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Left-leaning media outlets, from Mother Jones to National Journal, get around this absence of correlation by reporting numbers on “gun deaths” rather than gun homicides or homicides in general. More than 60 percent of gun deaths nationally are suicides, and places with higher gun ownership typically see a higher percentage of their suicides committed with a gun. Focusing on the number of gun deaths practically guarantees a finding that guns and violence go together. While it may be true that public policy should also seek to reduce suicide, it is homicide–often a dramatic mass killing–that usually prompts the media and politicians to call for gun control, and it is homicide that most influences people as they consider supporting measures to take away their fellow citizens’ access to guns.

There are large gaps among the states when it comes to homicide, with rates ranging all the way from about two to twelve per 100,000 in 2013, the most recent year of data available from the CDC. These disparities show that it’s not just guns that cause the United States to have, on average, a higher rate of homicide than other developed countries do. Not only is there no correlation between gun ownership and overall homicide within a state, but there is a strong correlation between gun homicide and non-gun homicide–suggesting that they spring from similar causes, and that some states are simply more violent than others. A closer look at demographic and geographic patterns provides some clues as to why this is.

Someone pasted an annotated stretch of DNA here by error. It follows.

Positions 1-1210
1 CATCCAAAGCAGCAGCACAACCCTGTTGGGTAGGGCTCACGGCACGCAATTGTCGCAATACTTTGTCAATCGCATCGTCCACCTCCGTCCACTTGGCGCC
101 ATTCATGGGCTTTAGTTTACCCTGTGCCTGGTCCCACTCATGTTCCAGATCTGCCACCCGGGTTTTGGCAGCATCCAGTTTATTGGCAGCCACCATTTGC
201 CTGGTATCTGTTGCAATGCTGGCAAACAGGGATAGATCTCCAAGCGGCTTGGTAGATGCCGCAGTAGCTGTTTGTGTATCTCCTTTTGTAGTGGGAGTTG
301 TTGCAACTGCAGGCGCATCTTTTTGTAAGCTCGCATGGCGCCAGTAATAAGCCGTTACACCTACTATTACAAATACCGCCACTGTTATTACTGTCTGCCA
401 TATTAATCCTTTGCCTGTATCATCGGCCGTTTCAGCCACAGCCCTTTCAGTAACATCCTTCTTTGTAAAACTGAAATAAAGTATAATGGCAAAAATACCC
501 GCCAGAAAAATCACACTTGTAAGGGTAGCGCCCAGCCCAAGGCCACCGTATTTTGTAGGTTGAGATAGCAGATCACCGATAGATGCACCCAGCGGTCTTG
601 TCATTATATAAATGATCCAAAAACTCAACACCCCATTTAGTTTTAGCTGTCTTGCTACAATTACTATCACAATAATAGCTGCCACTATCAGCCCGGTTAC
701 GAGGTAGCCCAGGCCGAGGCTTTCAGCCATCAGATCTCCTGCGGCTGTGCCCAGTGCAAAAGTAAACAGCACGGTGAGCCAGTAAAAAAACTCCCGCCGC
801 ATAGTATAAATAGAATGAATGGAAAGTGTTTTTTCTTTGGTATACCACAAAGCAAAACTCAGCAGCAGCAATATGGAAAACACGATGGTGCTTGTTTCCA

The first major factor is race. Blacks lacked the government’s protection from violence through most of American history and even today have higher rates of homicide than other racial groups do. Despite being 13 percent of the general population and owning guns at just half the rate of whites, blacks commit about half of murders, overwhelmingly against other blacks. Drawing on recent CDC data, the website FiveThirtyEight has reported that while blacks suffer homicide at a rate of 19.4 per 100,000, the rate for non-Hispanic whites is just 2.5–“not so much of an outlier” in the international context, FiveThirtyEight notes. To the extent that the legacy of slavery and Jim Crow affects homicide rates among black Americans, it prevents meaningful comparisons with countries that lack a comparably lamentable racial history.